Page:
Kenya, US to reduce trade deficit
KENYA AND the US have identified key trade issues that will play a central role in their trade and investment relationship, amid concerns that the country has not benefited from the African Growth and Opportunity Act (Agoa), which expires in 2025.
Agoa creates a foundation for establishing strong trade ties with the US, regardless of the new trade regime that comes after the pact.
The need to deepen ties informed the formation of the Us-kenya Trade and Investment Working Group last year. This past week, Kenya's Trade Principal Secretary Chris Kiptoo chaired the preparatory meeting for the inaugural working group forum to be held in the US in February, chaired by US Trade Representative Robert Lighthizer.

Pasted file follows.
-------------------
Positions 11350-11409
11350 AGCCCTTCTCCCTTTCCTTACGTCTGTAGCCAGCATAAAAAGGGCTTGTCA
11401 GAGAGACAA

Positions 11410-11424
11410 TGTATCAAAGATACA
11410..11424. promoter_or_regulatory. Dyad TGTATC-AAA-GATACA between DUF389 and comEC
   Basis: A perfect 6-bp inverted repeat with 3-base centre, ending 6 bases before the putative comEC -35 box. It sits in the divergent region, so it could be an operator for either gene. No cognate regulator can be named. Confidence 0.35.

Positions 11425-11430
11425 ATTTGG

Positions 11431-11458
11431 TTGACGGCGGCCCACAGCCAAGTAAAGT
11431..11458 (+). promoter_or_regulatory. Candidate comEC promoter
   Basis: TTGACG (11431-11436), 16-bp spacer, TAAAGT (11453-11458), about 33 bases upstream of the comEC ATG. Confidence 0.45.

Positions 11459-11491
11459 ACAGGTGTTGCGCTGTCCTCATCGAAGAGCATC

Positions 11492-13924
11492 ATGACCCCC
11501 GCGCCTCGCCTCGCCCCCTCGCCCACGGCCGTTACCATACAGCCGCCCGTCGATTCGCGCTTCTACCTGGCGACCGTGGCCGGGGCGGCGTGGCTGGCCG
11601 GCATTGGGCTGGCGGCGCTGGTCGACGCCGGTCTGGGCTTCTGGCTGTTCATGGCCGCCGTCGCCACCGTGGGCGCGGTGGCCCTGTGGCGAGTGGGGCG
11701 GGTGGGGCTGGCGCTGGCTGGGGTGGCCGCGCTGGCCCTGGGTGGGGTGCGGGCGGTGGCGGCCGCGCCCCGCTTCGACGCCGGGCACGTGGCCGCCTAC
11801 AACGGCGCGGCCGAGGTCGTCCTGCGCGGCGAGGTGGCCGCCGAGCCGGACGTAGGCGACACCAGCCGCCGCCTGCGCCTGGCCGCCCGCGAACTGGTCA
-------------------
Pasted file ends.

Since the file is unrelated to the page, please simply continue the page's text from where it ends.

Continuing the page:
“Kenya is eyeing a bigger slice of the pie in the lucrative US market following the establishment of a mechanism for the two countries to engage in bilateral talks aimed at deepening trade and investment ties,” said Dr Kiptoo.
Increased trade will narrow the trade deficit, which stood at $118 million in 2017.
Ministry of Trade data shows that Kenya ranks poorly as a trading partner of the US, currently at position 92, with two-way trade at $1 billion in 2017.